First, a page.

# Prove that $m=n$, if $\mathbb{Z}_m \cong \mathbb{Z}_n$

A question I got today was to explain why there is no subring of $\mathbb{Z}_{29}$ isomorphic to $\mathbb{Z}_8$.

First of all I looked for the subrings of $\mathbb{Z}_{29}$. Since the number of subrings of $\mathbb{Z}_n$ is the number of positive divisors of $n$, and $29$ is a prime number, the only subrings are $\{0\}$ and $\mathbb{Z}_{29}$.

In the notes it explains that for $\mathbb{Z}_m \cong \mathbb{Z}_n$, $m=n$. Therefore neither of the subrings can be isomorphic to $\mathbb{Z}_8$.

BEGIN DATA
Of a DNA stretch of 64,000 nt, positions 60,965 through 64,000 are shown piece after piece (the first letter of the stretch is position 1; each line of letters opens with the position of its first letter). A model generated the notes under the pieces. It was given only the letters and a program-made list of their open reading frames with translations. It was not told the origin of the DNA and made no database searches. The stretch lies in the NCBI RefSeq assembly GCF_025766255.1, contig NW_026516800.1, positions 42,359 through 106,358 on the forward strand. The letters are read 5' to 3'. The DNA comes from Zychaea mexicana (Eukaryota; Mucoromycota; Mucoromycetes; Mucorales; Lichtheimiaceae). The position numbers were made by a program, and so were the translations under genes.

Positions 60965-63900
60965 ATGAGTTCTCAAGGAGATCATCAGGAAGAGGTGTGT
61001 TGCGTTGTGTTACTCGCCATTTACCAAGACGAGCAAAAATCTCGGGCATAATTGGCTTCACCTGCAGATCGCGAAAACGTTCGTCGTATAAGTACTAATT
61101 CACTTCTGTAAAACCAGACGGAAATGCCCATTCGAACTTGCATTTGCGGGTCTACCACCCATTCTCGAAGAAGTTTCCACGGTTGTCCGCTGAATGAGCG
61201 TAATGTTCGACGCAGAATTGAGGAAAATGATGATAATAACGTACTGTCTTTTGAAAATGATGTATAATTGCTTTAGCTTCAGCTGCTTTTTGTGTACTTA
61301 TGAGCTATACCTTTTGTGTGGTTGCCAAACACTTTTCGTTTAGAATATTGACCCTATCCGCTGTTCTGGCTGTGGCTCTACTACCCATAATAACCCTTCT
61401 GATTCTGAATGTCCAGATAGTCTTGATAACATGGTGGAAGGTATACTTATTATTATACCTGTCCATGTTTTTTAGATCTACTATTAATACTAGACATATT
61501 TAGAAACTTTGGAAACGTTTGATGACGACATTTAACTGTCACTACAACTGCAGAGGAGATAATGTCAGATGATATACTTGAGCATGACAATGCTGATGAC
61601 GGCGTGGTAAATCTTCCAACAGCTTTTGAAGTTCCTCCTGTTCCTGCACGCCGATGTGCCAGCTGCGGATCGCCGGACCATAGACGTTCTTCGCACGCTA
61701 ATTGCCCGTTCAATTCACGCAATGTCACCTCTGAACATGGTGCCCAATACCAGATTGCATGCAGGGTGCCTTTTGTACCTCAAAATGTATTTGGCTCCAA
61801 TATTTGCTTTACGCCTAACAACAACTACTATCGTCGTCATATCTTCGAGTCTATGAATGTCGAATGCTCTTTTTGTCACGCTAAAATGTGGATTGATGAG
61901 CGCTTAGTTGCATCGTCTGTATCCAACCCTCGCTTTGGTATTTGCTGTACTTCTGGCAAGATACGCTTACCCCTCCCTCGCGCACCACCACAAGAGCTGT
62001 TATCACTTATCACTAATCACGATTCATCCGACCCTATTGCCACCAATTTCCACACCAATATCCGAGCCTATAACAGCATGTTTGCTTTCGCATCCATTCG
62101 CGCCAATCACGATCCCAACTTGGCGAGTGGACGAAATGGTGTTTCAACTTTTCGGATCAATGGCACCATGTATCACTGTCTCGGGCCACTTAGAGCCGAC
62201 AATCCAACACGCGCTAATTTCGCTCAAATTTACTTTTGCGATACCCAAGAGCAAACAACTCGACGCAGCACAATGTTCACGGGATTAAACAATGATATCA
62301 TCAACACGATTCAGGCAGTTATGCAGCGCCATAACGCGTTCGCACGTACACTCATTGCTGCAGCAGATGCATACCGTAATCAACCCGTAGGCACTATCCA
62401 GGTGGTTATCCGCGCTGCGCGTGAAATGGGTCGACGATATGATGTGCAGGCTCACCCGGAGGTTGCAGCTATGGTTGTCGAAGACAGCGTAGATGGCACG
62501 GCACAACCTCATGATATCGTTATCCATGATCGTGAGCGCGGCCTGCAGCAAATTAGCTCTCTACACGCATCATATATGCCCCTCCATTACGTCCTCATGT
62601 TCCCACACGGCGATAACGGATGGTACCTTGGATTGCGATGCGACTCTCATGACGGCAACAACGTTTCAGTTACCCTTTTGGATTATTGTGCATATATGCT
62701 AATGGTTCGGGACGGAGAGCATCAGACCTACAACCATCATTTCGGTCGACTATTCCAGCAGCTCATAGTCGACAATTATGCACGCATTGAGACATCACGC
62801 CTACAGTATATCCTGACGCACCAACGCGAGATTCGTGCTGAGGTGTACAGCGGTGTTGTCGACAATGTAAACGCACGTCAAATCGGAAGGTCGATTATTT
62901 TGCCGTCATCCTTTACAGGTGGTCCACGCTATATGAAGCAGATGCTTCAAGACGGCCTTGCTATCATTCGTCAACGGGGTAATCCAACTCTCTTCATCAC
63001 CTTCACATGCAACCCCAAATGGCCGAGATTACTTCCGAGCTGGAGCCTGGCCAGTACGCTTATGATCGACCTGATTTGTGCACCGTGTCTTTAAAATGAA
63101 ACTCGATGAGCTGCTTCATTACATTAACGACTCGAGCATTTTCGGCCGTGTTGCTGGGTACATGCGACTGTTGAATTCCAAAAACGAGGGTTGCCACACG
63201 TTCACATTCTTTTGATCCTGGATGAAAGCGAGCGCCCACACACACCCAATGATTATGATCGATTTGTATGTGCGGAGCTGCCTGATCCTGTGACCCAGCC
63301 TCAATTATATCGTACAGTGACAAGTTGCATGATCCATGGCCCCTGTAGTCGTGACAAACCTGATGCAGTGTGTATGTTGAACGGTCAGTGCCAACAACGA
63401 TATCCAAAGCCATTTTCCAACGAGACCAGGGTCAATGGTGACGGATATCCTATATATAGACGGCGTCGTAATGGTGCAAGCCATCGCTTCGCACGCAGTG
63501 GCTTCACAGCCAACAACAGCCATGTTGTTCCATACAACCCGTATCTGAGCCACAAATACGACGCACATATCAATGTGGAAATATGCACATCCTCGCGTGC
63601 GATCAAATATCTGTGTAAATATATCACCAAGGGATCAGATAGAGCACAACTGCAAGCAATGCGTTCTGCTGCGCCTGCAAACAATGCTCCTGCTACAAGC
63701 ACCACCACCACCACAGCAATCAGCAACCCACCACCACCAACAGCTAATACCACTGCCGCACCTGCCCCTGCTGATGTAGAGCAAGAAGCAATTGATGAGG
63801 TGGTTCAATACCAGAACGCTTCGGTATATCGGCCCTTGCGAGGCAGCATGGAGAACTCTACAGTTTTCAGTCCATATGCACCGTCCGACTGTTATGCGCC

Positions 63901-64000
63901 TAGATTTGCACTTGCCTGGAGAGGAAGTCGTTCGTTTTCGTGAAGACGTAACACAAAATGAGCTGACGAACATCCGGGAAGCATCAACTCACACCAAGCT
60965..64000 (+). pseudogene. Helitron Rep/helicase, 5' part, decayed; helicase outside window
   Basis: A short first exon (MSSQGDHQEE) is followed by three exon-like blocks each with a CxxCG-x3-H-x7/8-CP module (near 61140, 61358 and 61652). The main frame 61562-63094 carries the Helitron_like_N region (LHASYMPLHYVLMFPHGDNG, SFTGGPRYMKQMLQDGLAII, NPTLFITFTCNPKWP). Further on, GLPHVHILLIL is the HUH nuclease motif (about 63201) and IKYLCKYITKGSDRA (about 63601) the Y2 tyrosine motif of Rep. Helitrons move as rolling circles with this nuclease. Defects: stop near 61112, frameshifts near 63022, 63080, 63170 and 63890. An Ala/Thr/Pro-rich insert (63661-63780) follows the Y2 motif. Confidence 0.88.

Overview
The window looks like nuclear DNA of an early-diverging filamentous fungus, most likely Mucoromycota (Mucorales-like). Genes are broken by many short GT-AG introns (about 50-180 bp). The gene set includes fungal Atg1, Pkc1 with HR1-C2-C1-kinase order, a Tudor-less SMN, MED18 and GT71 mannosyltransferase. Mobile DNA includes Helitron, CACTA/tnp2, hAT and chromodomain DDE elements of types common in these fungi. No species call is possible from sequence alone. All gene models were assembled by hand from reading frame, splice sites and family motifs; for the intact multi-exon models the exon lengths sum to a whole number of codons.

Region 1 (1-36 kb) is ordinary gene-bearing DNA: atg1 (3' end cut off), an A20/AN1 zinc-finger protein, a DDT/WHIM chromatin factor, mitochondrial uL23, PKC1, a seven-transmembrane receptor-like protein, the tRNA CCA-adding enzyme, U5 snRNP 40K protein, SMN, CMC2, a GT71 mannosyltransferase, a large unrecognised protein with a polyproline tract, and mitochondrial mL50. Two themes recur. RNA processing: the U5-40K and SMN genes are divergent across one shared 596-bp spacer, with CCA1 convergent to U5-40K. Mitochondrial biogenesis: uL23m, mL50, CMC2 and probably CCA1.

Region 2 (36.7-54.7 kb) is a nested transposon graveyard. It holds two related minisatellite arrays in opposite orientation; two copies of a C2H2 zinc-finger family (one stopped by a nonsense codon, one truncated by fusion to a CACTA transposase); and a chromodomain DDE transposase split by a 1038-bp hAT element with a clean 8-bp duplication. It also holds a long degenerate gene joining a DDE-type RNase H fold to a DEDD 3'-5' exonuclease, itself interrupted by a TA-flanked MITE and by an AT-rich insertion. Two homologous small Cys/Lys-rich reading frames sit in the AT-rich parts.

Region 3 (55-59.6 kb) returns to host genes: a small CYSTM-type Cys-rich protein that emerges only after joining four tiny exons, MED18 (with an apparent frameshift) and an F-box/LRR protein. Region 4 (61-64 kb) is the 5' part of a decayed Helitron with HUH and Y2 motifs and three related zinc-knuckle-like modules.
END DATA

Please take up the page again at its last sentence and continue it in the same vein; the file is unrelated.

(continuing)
My question is, why must $m=n$? The notes do not explain this very well. Also, would my answer be correct using this?

Thank you

• Sorry I will change that now – user432533 Aug 2 '17 at 12:49
• Forget the algebraic structure and look at it set-theoretically, where the isomorphism is a bijection of sets. – Bill Dubuque Aug 2 '17 at 13:08

Since $\Bbb Z_m$ has $m$ elements and $\Bbb Z_n$ has $n$ elements, if there is a bijection between $\Bbb Z_m$ and $\Bbb Z_n$, then $m=n$.